Blackwell Publishing

Population subdivision


A species with a number of more or less independent subpopulations is said to have population subdivision.

In nature, a species may consist of a number of separate populations, each more or less isolated from the others. The members of a species might, for example, inhabit a number of islands, with each island population being separated by the sea from the others; individuals might migrate between islands from time to time, but each island population would evolve to some extent independently.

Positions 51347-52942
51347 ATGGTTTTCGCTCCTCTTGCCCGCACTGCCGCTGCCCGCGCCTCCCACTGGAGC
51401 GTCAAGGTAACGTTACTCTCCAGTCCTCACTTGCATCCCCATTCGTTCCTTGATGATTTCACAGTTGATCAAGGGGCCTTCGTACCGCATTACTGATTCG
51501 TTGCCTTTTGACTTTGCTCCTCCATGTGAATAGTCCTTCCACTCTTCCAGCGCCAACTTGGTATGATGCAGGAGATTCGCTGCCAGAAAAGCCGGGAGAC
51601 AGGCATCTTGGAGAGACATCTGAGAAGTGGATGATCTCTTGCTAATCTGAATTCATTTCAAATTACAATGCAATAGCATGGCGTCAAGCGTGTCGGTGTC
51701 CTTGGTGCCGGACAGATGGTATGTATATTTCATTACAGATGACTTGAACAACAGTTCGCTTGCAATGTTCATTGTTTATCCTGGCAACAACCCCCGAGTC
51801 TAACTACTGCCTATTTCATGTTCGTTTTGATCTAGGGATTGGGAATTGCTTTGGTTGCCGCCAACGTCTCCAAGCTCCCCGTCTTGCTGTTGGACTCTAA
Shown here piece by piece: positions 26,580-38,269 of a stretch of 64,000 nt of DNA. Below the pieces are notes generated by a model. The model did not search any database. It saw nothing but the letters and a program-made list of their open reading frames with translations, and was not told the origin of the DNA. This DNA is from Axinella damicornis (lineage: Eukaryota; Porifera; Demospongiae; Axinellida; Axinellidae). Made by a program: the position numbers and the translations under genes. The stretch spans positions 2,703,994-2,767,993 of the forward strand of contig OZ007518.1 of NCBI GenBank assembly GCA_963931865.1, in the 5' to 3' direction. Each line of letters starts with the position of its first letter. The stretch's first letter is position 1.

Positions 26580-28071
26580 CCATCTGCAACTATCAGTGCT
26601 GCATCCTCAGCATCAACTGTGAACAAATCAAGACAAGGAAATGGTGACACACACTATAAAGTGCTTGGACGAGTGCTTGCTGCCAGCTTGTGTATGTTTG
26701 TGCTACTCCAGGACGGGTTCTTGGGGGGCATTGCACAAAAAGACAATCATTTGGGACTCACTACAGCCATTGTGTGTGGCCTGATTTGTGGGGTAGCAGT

An important consequence of population subdivision is the Wahlund effect: the frequency of homozygotes higher in populations which contain subdivisions than in fused populations.

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